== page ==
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mechanical regulation of congenital heart defects

Final Report Summary - HEMODYNAMICS IN CHD (mechanical regulation of congenital heart defects)

MECHANICAL REGULATION OF CONGENITAL HEART DEFECTS (CHD)
Hemodynamics in CHD
European Commission Seventh Framework (FP7) People Programme Marie Curie Actions
Project No: PIRG08-GA-2010-276987
Project Budget: 100,000 Euros
Project Duration: April 2011 – April 2015

Summary description of the project objectives
This study focuses on a significantly important health problem, congenital heart defects (CHDs). Our aim is a better understanding of the formation of these defects in utero for generating new novel treatment strategies.
CHDs refer to a wide class of heart defects at birth. Formation of these defects in utero during pregnancy is closely related to the development of the heart which is briefly explained here. The heart is the first functional organ to develop in the embryo, convecting nutrients to surrounding tissues to facilitate growth. As the embryo grows, the heart transforms from a linear valve-less tube to a multi-chambered structure complete with 4 fibrous valves. Changes in pressure, strain and wall shear stress (WSS) accompany cardiac morphogenesis and orchestrate molecular and cellular responses that help coordinate downstream tissue changes. CHDs form when cardiac morphogenetic processes are disrupted. These defects affect 1–2% of newborn children and are the leading cause of death in infants under 1 year of age. CHDs represent the single largest class of birth defects and account for approximately 25% of all human congenital abnormalities. Despite their prevalence, the etiology of many CHDs remains unknown. While clinical and experimental research has identified multiple genetic mutations that participate in the formation of CHDs, they fail to fully account for the disease phenotype. A recent study suggested that, point mutations in heart forming genes may contribute to only approximately 10% of CHDs. On the other hand, in addition to genetic factors, environmental factors such as drug exposure and hemodynamic patterning (i.e. how the blood flows through the heart) were shown to contribute to the development of CHDs. Mechanical perturbation of blood flow can induce diseased phenotypes.
Due to the difficulties to access human fetuses, embryonic animal models have been used to study cardiac development and to better understand the origins of CHDs. Vertebrate species, in particular, are favorite models since developmental processes are highly conserved among them. Typically studied models include the mouse, the zebrafish, and the chicken (or in general avian) embryos. Due to the availability of knockouts, mouse models are typically used to assess the effects of genes on cardiac development and cardiovascular disease. Mouse embryos, however, are not ideal models to study the effects of hemodynamics on cardiac development because they are very difficult to image and manipulate inside their mother’s womb, and cannot develop beyond early stages outside the womb. Zebrafish and avian embryonic models have therefore been more extensively used to monitor hemodynamic conditions during development. Chick embryos, in particular, are often used as a biological model of cardiac development because of several reasons: 1) The embryo develops in a planar orientation on top of the egg yolk, enabling a variety of imaging and local microsurgical options to alter blood flow, 2) The cardiogenic period of the chick is longer than other species (fish, frog, mouse) enabling more detailed spatiotemporal analysis, 3) Chicks tolerate microsurgical treatments well and are of limited ethical concern, and 4) the chick embryonic heart develops similarly to the human embryonic heart (similarities include the formation of a four chambered heart with four valves, as in human, left side of chicken heart works in systemic circulation and right side works in pulmonary circulation, two pump systems working in parallel).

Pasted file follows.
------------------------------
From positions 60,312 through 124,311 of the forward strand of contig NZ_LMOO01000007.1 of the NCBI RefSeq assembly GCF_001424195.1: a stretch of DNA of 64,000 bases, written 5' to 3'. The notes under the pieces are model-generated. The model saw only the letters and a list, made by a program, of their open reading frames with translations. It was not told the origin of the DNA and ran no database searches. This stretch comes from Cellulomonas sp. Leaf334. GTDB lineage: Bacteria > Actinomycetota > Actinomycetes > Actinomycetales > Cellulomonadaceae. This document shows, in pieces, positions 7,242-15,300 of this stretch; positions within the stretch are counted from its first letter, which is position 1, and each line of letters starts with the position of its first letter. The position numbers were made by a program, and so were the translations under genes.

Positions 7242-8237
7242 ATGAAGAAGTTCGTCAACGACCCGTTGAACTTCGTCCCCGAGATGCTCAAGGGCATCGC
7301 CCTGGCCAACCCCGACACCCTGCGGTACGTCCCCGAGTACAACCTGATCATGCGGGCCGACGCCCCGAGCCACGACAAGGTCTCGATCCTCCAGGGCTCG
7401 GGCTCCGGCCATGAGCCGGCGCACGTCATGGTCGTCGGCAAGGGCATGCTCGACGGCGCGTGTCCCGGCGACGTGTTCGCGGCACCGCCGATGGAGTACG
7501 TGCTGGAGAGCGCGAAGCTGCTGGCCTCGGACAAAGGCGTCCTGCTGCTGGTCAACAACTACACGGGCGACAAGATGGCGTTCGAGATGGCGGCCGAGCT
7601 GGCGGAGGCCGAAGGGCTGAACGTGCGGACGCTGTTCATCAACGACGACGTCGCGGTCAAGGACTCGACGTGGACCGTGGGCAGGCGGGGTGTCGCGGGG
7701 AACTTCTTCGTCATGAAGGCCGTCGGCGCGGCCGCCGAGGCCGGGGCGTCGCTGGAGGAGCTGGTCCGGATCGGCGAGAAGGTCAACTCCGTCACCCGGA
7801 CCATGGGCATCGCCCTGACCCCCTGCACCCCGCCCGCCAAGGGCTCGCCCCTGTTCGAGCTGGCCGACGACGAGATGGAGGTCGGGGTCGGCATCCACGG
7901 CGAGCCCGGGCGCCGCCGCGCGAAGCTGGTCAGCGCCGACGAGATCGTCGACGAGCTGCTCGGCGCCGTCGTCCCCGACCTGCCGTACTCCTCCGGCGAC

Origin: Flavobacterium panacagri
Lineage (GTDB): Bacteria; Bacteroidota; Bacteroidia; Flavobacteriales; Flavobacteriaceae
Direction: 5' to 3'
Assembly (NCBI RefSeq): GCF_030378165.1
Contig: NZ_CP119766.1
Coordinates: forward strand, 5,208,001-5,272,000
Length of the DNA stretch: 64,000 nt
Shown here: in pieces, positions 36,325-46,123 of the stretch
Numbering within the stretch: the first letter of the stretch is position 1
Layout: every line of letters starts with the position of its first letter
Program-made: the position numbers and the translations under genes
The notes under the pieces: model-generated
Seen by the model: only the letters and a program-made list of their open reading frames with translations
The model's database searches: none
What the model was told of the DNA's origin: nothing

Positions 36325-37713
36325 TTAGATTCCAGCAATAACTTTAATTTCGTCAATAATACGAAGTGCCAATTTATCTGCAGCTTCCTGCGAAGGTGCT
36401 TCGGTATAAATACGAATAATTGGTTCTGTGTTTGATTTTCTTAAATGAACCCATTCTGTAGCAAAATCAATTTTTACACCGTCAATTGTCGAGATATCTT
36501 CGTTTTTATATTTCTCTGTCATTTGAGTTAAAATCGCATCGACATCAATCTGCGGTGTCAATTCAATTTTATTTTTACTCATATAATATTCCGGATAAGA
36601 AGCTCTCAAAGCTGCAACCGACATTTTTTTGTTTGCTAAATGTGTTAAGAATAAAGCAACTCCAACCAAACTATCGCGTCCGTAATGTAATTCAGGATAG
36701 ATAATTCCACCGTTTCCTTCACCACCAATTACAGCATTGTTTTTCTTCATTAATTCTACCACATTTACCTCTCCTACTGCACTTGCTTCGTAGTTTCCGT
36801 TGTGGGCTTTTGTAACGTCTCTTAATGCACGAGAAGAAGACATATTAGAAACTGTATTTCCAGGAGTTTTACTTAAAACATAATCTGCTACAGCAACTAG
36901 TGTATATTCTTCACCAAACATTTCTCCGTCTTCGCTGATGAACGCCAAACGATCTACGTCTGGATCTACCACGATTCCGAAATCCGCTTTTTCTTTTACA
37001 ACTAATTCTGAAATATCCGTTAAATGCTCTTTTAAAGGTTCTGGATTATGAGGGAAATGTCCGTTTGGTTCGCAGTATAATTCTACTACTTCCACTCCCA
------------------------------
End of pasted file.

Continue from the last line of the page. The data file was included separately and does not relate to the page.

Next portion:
The present study is designed to alter blood flow through developing embryonic chicken hearts in a clinically relevant way and investigate subsequent abnormal heart development. The motivation here is based on previous clinical observations: In most CHD cases, blood flow and morphology of structures are abnormal in ether only left or in only right side of the heart. Therefore we create disturbed blood flows on either left or on right side of the embryonic hearts at early stages of heart development. We then quantify morphological (i.e. chamber and valve sizes) and functional (i.e. blood flow velocities through valves) changes and characterize disturbed hemodynamics via computational fluid dynamics (CFD) methods. We look for correlations of abnormal morphology with disturbed hemodynamic forces.
By characterizing the disturbed hemodynamics due to clinically relevant interventions, our objective is to correlate the abnormalities in the hemodynamics with the abnormalities in morphology following the interference. This information is critical to understand CHD development and hence for the generation of future clinical therapies for CHDs.

Description of the work performed since the beginning of the project
Two experimental techniques were utilized in this study. These are left atrial ligation (LAL) and right atrial ligation (RAL). LAL is performed at embryonic day (ED) 4 (i.e. total embryonic development for chicken embryos last 21 days). At that stage, heart has not fully septated into left and right sections. LAL disturbs blood flow in left side (i.e. systemic circulation) of the heart. Therefore, LAL study will be relevant to the CHDs affecting systemic circulation like Hypoplastic Left Heart syndrome. The other technique that was employed at ED5 is RAL. RAL disturbs blood flow in the right side (i.e. pulmonary circulation) of the heart. Therefore, RAL study will be relevant to the CHDs affecting pulmonary circulation like Tetralogy of Fallot.